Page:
Some interesting research for pelagic birders. Do the first birds on
the scene of a burley slick normally approach from downwind? I wonder
if more birds might be attracted if some of the burley is held aloft
so the scent carries further.
Wandering Albatrosses Follow Their Nose
March 6, 2008
The first study of how individual wandering albatrosses find food
shows that the birds rely heavily on their sense of smell. The birds
can pick up a scent from several miles away, U.S. and French
researchers have found.
"This is the first time anyone has looked at the odor-tracking
behavior of individual birds in the wild using remote techniques,"
said Gabrielle Nevitt, professor of neurobiology, physiology and
behavior at UC Davis and an author on the study with UC Davis graduate
student Marcel Losekoot of the Bodega Marine Laboratory and Henri
Weimerskirch of the Centre National de la Recherche Scientifique,
Wandering albatrosses fly for thousands of miles across the ocean,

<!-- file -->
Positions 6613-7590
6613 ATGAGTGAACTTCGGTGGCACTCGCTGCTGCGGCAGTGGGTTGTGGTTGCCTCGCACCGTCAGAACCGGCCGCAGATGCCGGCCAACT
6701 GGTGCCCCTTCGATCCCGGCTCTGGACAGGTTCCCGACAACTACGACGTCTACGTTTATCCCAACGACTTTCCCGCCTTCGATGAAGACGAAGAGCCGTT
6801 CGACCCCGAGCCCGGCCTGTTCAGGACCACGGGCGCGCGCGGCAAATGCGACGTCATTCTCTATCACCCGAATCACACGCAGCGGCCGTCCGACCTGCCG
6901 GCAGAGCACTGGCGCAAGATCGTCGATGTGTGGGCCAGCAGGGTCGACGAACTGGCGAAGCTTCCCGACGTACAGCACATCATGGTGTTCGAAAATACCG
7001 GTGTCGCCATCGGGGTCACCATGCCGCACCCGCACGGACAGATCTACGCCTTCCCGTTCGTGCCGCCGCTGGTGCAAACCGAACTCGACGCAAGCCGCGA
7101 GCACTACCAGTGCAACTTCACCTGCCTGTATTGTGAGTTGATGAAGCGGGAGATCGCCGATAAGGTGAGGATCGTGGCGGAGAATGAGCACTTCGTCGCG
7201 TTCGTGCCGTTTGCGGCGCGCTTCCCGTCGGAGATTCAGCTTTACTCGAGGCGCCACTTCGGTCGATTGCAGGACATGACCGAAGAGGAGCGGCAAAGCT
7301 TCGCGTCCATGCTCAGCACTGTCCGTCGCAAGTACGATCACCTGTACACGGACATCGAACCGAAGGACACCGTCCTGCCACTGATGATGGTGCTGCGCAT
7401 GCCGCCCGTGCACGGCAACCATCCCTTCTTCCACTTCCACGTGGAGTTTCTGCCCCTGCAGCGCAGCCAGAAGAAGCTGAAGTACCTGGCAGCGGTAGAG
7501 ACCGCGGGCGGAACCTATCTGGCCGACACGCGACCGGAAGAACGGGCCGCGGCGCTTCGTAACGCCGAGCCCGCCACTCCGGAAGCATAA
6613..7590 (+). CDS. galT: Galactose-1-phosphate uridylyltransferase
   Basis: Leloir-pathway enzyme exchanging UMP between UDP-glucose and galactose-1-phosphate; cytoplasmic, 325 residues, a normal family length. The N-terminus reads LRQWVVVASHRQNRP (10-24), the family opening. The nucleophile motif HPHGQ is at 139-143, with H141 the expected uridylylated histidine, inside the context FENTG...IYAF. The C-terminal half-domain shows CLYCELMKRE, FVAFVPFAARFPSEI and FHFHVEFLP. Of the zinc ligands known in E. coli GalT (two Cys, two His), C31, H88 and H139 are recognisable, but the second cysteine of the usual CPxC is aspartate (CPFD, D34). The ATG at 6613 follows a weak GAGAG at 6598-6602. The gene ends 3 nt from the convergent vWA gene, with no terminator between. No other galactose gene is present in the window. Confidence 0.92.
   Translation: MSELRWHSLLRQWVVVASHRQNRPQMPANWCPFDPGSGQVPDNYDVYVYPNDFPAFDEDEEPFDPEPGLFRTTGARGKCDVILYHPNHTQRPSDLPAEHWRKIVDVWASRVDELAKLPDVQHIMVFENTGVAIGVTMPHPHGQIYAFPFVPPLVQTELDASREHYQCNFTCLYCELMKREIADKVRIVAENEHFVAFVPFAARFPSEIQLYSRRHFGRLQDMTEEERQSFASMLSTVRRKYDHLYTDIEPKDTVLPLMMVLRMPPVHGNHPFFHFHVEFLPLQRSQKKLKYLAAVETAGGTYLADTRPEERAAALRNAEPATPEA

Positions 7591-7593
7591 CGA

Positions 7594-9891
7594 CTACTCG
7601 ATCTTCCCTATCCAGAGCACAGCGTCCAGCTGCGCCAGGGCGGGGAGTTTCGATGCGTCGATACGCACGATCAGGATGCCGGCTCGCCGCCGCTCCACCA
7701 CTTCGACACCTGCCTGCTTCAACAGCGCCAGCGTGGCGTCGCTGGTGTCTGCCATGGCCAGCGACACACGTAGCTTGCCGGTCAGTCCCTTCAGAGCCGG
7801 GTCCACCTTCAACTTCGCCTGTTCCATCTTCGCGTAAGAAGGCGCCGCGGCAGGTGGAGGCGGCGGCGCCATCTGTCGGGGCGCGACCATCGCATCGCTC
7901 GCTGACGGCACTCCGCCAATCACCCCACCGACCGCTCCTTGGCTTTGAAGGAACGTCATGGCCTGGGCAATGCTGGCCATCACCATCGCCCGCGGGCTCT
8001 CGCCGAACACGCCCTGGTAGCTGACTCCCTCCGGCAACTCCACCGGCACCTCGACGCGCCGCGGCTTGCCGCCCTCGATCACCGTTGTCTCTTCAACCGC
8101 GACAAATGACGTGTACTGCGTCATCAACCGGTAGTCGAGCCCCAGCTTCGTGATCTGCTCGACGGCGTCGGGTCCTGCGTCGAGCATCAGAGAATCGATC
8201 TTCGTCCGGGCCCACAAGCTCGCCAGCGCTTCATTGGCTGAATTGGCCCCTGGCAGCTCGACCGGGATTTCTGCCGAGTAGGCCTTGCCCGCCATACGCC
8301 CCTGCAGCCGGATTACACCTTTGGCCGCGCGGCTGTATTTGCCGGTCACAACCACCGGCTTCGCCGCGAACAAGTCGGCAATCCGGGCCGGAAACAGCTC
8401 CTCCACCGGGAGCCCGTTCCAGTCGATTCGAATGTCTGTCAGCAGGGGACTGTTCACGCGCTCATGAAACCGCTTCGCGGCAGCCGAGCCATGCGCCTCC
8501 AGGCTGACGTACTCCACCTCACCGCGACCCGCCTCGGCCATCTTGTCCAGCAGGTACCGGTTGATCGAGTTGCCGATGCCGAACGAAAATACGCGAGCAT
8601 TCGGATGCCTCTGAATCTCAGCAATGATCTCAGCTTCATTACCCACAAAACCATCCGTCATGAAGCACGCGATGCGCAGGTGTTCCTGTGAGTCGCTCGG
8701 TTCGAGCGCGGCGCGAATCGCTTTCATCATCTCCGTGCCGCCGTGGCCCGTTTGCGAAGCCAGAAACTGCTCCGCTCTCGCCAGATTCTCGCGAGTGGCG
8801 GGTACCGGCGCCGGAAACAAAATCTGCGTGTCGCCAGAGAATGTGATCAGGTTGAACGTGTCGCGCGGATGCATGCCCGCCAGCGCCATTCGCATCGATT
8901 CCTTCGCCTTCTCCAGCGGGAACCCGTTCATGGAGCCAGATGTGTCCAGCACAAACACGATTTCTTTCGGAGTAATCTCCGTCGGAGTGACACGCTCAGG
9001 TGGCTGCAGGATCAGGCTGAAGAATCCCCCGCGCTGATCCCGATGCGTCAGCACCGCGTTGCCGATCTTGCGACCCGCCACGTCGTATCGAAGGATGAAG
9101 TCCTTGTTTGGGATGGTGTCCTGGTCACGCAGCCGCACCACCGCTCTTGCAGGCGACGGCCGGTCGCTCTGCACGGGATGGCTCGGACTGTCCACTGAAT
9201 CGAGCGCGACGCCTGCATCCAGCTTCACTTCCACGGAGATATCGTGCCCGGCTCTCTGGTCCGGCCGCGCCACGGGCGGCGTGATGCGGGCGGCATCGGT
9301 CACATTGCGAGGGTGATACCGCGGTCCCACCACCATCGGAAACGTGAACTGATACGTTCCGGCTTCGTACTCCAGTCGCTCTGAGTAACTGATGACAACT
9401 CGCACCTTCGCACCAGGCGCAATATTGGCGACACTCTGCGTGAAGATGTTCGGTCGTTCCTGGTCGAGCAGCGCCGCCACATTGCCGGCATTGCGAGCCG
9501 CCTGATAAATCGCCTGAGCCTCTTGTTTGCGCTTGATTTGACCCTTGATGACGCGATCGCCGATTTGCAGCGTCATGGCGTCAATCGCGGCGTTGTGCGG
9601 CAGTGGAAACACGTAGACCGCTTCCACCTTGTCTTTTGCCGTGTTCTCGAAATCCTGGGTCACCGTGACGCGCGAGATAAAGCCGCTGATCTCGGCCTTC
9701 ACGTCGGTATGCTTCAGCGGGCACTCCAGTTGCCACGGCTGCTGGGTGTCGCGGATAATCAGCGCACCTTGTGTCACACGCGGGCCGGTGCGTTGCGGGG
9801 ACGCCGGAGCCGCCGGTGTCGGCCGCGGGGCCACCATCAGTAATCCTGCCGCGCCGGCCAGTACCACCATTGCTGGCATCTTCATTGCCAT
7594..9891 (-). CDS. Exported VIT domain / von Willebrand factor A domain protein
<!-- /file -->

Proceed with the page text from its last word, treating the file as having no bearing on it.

usually gliding a few feet above sea level. Floating carrion,
especially squid, make up a large part of their diet.
Albatrosses nesting on Possession Island in the southwestern Indian
Ocean were fitted with GPS receivers that recorded their exact
position every 10 seconds and stomach temperature gauges that noted
every meal. When the birds returned to land after a foraging trip, the
researchers removed the equipment and downloaded the data.
They found that the birds usually flew across the wind, which allows
them to cross plumes of scent drifting downwind and is also the best
strategy for energy-efficient soaring.
Sometimes birds would fly straight to food, but almost half the time
an albatross would either turn upwind or zigzag into the wind toward a
meal. Both patterns suggest that the birds were following a plume of
scent, rather than visual cues. Birds could turn upwind toward a food
source several miles away -- well over the visual horizon.
Hunting by scent allows the albatross to cover a strip of ocean
several miles wide as it flies crosswind, Nevitt said.
Wandering albatrosses and their relatives do not appear to have
particularly good eyesight, compared with other predatory birds, and
their eyes may be adapted to scan movement on the horizon. That might
help them detect other groups of other birds gathered around food.
The study is published online by the journal Proceedings of the
National Academy of Sciences and was funded by grants from the French
Polar Institute and the U.S. National Science Foundation.
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